The first six chapters focus on parts of Kerala, the author’s home state. From the mountains of Idukki to Pathanamthitta and to the Kuttanad coast, the first three chapters cover the mountains, midlands, and coastal tracts emphasising how the latter, too, are “an integrated extension of the Western Ghats” (p 86), a point that governments often seem ignorant about. The Idukki chapter outlines the five phases of deforestation that the region has witnessed due to the opening up of plantations in the colonial period, the expansion of agriculture from the 1940s, the resettlement of people in forests, the proliferation of hydroelectric projects and dams, and finally, from the 1990s onward, a phase of exploitation by illegal quarries and unregulated tourism that still threatens and sullies the mountains. From the Munnar tea plantations to the Periyar Tiger Reserve, from tribal villages in forests to expanding towns, Viju traces a litany of challenges facing the region, speaking to local people and experts to understand and document the impact of the rains and floods.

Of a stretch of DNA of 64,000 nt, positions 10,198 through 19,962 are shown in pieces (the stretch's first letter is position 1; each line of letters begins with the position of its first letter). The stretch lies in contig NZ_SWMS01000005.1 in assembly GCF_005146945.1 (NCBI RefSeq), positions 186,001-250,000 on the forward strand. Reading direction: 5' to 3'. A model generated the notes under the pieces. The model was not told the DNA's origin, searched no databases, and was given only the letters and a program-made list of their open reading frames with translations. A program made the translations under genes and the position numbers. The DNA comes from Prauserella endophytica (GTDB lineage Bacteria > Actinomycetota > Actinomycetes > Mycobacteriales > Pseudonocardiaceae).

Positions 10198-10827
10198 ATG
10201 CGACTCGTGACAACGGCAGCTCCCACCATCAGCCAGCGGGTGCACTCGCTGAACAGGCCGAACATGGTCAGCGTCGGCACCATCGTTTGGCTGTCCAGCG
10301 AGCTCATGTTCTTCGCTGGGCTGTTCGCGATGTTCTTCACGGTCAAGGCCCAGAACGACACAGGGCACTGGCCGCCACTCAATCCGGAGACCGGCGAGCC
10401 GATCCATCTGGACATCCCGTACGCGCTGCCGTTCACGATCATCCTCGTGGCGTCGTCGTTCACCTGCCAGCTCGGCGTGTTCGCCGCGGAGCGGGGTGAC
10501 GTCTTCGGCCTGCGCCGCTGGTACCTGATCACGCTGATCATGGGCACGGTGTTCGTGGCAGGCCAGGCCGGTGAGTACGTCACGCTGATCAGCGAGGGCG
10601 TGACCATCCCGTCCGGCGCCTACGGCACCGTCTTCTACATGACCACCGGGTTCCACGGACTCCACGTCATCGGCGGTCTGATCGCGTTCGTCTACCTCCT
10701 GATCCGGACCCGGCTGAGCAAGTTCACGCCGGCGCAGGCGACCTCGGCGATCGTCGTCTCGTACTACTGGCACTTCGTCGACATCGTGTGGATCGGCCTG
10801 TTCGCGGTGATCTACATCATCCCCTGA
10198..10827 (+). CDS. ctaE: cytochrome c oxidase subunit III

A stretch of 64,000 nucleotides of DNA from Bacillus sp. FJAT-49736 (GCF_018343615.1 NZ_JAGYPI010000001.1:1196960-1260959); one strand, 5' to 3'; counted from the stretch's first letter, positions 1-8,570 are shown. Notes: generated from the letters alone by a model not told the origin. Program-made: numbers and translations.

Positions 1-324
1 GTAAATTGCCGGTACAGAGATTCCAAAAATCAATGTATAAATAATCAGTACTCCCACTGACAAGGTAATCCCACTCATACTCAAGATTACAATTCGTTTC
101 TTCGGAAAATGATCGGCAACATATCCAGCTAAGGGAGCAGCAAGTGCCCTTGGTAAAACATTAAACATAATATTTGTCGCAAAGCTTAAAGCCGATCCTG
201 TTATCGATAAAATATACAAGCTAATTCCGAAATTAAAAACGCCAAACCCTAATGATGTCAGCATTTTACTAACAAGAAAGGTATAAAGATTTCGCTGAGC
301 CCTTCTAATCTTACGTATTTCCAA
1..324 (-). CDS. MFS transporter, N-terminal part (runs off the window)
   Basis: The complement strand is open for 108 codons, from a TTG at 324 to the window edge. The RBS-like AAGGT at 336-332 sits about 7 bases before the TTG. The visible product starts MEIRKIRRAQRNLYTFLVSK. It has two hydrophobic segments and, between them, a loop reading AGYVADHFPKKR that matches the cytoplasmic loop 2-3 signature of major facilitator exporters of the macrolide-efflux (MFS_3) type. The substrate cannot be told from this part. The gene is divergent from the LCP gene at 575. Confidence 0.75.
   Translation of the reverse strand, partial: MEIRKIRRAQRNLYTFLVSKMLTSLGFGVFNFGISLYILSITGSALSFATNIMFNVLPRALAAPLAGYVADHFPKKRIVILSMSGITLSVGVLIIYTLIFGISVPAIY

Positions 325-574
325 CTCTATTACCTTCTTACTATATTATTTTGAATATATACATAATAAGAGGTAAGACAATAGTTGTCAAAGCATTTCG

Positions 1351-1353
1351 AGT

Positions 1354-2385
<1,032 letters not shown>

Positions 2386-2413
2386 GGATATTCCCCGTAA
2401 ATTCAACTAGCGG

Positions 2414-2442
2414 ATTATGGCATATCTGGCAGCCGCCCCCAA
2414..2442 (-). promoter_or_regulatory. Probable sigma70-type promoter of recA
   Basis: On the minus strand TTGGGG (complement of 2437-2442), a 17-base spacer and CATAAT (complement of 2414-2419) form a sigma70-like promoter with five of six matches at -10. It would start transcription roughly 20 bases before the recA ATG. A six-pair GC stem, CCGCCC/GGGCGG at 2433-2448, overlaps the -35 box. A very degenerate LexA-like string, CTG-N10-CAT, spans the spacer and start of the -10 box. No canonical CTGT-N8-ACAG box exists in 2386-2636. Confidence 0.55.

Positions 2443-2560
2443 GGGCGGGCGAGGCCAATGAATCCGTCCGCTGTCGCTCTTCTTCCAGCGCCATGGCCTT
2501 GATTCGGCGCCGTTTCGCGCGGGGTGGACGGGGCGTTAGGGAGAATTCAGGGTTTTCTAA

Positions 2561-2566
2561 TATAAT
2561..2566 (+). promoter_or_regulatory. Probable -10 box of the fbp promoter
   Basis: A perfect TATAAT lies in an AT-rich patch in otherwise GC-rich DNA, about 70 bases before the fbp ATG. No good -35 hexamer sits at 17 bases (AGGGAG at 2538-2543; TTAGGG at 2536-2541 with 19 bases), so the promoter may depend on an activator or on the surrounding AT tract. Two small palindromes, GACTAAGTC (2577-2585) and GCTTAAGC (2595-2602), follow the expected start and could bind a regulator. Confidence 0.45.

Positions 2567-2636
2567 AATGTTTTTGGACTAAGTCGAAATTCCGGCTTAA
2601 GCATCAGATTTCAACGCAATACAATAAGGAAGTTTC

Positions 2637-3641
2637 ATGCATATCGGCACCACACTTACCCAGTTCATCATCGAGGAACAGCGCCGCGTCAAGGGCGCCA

In Pathanamthitta, Viju discusses an issue that has got little attention so far: the effects of pilgrimage tourism and places of worship on the ecology and conservation of the Western Ghats. Viju’s account of the Sabarimala temple –its forest setting, myths and rituals, and the recent Supreme Court order to allow women of menstruating age entry into the temple – while a little long and digressive, brings to the forefront the disturbance, pollution, and forest degradation caused by 5 million people visiting the temple every year and the indifference of the authorities. Viju follows the Pamba River down through the midlands blasted and gouged by quarries to Aranmula at the foothills, devastated in the floods that destroyed land, property and the livelihoods of the traditional metal mirror makers. The floods did further damage downstream in the Kuttanad region, around Vembanad Lake, where agricultural expansion over the last two centuries has brought with it both prosperity and problems of pollution due to excessive use of agrochemicals.